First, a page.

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90s Slang You Should Know


[hahr-dee] /ˈhɑr di/
adjective, hardier, hardiest.
capable of enduring fatigue, hardship, exposure, etc.; sturdy; strong:
hardy explorers of northern Canada.
(of plants) able to withstand the cold of winter in the open air.
requiring great physical courage, vigor, or endurance:
the hardiest sports.
bold or daring; courageous:
hardy soldiers.
unduly bold; presumptuous; foolhardy.
Origin of hardy1
1175-1225; Middle English hardi < Old French, past participle of *hardir to harden, make brave < Germanic; compare Gothic -hardjan, Old High German hartjan to harden
Can be confused
hardy, hearty.
1. vigorous, robust, hale, stout, sound. 4. intrepid, resolute, brave.
1. weak. 4. timid. Unabridged
Based on the Random House Dictionary, © Random House, Inc. 2017.
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Examples from the Web for hardier
Historical Examples
  • Almost a reproduction of its parent except that it is hardier.

    The Grapes of New York U. P. Hedrick
  • All which was for the sake of the commonwealth, that his body might be the hardier for the war.

  • It is hardier than others of the class, and bears a profusion of blush and rose-colored flowers.

    Parsons on the Rose Samuel Browne Parsons
  • If he had passed the summer at the White Mountains he could not have looked any hardier.

    One Way Out William Carleton
  • Cherries on Mahaleb are hardier to cold than those on Mazzard stocks.

    The Cherries of New York U. P. Hedrick
  • One might search the world over, and not find a hardier band.

    The Riflemen of the Ohio Joseph A. Altsheler
  • They are larger and hardier than the Musimon and not so easily tamed.

    Sheep, Swine, and Poultry Robert Jennings
  • The hardier and braver the victim, the better the Indians always liked it.

    The Riflemen of the Ohio Joseph A. Altsheler
  • About these hardier stems twine the hospital, the cemetery, the madhouse, the morgue.

    Carmen Ariza Charles Francis Stocking
  • Kaffirs are healthier, hardier, more irresponsibly, happily brutal.

    Facts And Fictions Of Life Helen H. Gardener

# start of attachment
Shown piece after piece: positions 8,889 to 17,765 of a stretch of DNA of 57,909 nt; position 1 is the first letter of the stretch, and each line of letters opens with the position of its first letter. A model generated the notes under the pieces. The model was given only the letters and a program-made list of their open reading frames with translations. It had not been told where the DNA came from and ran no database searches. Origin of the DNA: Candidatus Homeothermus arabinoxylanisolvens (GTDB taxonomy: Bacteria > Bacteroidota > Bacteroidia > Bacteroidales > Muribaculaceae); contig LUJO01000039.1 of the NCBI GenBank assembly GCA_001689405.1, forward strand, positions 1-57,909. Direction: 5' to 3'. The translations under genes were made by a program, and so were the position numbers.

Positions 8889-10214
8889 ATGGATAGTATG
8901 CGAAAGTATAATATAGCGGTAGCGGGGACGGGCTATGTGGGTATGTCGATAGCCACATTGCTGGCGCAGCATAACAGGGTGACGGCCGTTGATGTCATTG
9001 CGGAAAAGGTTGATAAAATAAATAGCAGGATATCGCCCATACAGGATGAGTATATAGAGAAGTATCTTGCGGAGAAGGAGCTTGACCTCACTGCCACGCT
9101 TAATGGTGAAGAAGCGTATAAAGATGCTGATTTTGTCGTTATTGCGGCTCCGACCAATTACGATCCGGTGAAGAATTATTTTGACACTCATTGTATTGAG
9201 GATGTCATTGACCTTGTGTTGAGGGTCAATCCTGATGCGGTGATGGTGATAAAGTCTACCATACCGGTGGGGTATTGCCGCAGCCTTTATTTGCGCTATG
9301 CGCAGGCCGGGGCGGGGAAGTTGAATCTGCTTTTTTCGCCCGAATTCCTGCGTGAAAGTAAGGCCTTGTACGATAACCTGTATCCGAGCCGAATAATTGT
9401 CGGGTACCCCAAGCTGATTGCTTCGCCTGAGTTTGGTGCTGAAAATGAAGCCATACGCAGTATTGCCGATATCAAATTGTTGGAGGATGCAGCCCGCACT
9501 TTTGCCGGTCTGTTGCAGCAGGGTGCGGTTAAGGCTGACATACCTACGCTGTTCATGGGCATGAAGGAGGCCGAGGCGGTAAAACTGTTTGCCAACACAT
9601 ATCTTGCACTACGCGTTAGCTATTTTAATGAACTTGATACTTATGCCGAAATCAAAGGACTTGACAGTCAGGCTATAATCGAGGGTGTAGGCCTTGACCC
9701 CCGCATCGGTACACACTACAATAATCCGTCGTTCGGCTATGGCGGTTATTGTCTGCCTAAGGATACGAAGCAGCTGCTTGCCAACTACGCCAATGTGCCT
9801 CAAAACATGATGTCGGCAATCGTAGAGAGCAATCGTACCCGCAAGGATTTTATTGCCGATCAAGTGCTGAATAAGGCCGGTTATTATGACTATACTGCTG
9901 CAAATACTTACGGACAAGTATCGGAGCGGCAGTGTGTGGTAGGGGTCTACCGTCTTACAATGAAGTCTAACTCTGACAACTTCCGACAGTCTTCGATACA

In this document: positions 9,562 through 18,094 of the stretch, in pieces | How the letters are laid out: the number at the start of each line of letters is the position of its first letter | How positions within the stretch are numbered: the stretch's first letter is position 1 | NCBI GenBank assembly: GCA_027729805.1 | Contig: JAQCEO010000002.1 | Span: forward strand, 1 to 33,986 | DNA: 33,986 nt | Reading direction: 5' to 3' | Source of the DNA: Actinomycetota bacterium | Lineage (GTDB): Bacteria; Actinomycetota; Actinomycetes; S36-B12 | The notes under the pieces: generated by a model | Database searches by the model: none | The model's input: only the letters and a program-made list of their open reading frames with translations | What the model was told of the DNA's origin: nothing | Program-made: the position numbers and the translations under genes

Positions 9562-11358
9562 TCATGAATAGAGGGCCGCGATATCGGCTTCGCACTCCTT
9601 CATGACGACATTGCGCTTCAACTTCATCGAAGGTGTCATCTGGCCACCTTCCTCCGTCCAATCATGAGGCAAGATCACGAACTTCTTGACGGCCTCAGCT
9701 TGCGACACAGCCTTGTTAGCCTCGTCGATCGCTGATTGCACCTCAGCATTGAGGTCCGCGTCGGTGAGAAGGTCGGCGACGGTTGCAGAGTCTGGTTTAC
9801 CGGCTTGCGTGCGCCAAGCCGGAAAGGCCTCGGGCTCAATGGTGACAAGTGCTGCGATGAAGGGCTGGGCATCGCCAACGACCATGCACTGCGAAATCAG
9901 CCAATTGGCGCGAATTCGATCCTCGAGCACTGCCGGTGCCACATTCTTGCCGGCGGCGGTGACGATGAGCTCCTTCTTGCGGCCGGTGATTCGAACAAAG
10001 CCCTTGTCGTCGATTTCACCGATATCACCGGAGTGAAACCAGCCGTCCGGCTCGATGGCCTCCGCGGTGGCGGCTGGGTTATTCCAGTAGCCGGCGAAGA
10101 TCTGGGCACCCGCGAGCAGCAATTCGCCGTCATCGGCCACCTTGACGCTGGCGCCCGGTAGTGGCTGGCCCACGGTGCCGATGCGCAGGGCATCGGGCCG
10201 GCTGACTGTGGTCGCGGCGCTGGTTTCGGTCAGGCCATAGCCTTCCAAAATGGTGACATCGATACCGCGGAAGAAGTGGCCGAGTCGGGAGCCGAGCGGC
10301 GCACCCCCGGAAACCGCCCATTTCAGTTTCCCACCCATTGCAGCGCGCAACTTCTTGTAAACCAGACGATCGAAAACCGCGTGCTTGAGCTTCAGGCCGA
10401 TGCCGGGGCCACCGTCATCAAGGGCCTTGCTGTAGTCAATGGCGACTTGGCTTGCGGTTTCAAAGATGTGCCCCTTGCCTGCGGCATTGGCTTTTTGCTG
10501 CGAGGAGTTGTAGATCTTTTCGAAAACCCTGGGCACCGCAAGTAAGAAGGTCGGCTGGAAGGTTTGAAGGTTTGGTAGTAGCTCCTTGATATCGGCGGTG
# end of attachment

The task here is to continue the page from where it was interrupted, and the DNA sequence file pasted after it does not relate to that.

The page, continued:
British Dictionary definitions for hardier


adjective -dier, -diest
having or demanding a tough constitution; robust
bold; courageous
foolhardy; rash
(of plants) able to live out of doors throughout the winter
Word Origin
C13: from Old French hardi bold, past participle of hardir to become bold, of Germanic origin; compare Old English hierdan to harden1, Old Norse hertha, Old High German herten


noun (pl) -dies
any blacksmith's tool made with a square shank so that it can be lodged in a square hole in an anvil
Word Origin
C19: probably from hard


Oliver. See Laurel and Hardy
Thomas. 1840–1928, British novelist and poet. Most of his novels are set in his native Dorset (part of his fictional Wessex) and include Far from the Madding Crowd (1874), The Return of the Native (1878), The Mayor of Casterbridge (1886), Tess of the d'Urbervilles (1891), and Jude the Obscure (1895), after which his work consisted chiefly of verse
Sir Thomas Masterman. 1769–1839, British naval officer, flag captain under Nelson (1799–1805): 1st Sea Lord (1830)
Collins English Dictionary - Complete & Unabridged 2012 Digital Edition
© William Collins Sons & Co. Ltd. 1979, 1986 © HarperCollins
Publishers 1998, 2000, 2003, 2005, 2006, 2007, 2009, 2012
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Word Origin and History for hardier



c.1200, "bold, daring, fearless," from Old French hardi, from past participle of hardir "to harden, be or make bold," from Frankish *hardjan, from Proto-Germanic *hardjan "to make hard" (cf. Old Frisian herda, Old High German herten, Old Norse herða, Gothic gahardjan "make hard;" see hard). Sense influenced by English hard. Related: Hardily; hardiness. Hardhede "physical hardiness" is attested from early 15c.

Online Etymology Dictionary, © 2010 Douglas Harper
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